Wednesday, September 24, 2014

Disposable People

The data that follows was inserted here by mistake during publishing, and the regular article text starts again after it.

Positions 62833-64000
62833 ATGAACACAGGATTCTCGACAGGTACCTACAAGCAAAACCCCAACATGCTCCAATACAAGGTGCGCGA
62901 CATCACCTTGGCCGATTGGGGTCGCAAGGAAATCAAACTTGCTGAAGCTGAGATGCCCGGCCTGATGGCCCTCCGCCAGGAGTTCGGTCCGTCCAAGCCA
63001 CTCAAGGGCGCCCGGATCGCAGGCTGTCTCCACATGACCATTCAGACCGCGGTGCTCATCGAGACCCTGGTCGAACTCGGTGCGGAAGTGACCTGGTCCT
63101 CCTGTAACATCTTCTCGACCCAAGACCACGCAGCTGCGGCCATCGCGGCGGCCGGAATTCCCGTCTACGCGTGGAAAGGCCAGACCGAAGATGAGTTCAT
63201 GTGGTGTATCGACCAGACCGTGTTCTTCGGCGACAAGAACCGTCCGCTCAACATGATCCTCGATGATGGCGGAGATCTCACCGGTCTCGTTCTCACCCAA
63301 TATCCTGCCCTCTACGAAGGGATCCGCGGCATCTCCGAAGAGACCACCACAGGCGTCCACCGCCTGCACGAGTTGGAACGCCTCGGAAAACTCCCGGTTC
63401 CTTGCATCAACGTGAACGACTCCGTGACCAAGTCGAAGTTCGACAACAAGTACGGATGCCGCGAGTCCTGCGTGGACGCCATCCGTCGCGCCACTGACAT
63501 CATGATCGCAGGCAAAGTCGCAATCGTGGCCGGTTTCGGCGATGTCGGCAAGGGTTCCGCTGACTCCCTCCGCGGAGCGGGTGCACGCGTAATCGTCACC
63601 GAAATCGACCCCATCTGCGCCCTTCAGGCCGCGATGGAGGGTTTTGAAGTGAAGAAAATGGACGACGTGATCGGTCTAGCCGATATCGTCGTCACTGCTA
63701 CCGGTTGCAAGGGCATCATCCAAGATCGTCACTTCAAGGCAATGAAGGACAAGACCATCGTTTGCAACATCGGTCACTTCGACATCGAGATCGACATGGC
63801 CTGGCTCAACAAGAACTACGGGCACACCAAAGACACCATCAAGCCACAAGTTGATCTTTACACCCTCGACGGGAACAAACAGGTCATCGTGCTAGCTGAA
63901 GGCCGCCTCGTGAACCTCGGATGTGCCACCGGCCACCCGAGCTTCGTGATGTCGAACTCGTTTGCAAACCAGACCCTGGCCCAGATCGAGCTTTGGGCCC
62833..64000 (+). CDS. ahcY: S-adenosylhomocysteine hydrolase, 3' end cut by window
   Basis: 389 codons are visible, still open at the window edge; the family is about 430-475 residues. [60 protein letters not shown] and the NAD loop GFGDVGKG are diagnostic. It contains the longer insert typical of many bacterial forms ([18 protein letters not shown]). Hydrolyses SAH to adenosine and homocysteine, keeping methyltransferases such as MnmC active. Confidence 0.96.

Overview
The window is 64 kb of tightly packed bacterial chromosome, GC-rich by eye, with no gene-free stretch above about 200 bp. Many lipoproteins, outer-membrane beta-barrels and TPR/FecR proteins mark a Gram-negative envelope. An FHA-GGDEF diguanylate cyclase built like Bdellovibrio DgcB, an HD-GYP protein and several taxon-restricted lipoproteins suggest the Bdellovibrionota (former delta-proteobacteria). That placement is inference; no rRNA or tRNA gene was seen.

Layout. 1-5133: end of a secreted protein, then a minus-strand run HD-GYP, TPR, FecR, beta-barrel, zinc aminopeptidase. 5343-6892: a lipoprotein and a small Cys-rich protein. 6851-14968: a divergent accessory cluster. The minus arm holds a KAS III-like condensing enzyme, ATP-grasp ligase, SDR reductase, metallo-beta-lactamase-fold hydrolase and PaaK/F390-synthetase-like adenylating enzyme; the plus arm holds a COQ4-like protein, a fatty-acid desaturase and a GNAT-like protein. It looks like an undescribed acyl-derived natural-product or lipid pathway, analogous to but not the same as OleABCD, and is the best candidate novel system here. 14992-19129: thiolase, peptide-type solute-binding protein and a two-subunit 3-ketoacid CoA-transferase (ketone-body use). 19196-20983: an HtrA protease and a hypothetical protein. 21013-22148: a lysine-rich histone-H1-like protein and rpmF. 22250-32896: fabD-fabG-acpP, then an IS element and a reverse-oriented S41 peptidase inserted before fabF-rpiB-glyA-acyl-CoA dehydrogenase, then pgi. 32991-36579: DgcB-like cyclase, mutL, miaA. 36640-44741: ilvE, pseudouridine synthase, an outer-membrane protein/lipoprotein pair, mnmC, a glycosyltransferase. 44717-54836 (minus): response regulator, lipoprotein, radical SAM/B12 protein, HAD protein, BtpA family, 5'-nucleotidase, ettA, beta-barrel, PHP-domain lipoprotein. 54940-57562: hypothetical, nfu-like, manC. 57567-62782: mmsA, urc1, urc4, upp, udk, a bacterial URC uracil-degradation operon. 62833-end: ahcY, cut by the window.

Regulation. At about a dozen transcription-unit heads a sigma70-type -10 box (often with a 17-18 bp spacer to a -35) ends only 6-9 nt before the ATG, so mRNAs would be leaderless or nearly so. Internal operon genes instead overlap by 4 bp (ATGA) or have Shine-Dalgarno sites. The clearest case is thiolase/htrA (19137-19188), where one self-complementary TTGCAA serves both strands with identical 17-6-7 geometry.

In a recent Truthout piece, “The Political Economy of Israeli Apartheid and the Specter of Genocide,” UCSB Professor William Robinson laid out the conditions that are enabling more and more Israelis to contemplate what should have been unthinkable before: the final expulsion of all Palestinians from the land Israel considers Eretz Israel, either by ethnic cleansing, or genocide. That means, in the words of Israeli lawmaker Ayelet Shaked posted on Facebook recently that “the entire Palestinian people is the enemy, including its elderly and its women…They should go, as should the physical homes in which they raised the snakes. Otherwise, more little snakes will be raised there.” He was seconded by an August 1 Times of Israel op-ed by Yochanan Gordon titled “When Genocide is Permissible,” and later comments by Moshe Feiglin, the deputy speaker of the Israeli parliament, urging the Israeli army to “kill Palestinians in Gaza and use any means possible to get them to leave.” Robinson caps his data with the observation that nearly 50% of Israel’s Jewish population supports a policy of ethnic cleansing of Palestinians with almost as many contemplating genocide. Though this has always been the unstated purpose of the Zionist project, Robinson notes that until recent years, it would not have been possible because the Israeli economy relied on Palestinians as a cheap labor force to exploit for the dirty work Israelis could not or would not do. After the 1990s, however, this classic colonial situation changed. Thanks to globalization and Israel’s shift to its role as the major arms and high-tech supplier in its region and beyond, classic Palestinian farm labor was no longer needed. In addition, Israel’s incentives to Jews worldwide, especially the Soviet Union, to immigrate, resulted in as many as 1 million Soviet Jews taking the place of the Palestinian labor force. So did globalization’s displacement of hungry laborers from Africa, Asia and elsewhere, which allowed hordes of cheap transnational labor to fill in for what the new immigrants would not do. The result has been the apartheid wall keeping Palestinians out of Israel, and their resulting marginalization and disposability as a labor force. As was noted during the most recent Israeli assault on Gaza, nearly three-quarters of all Gazans depend on UN and government support to even stay alive, since there are no jobs to be had.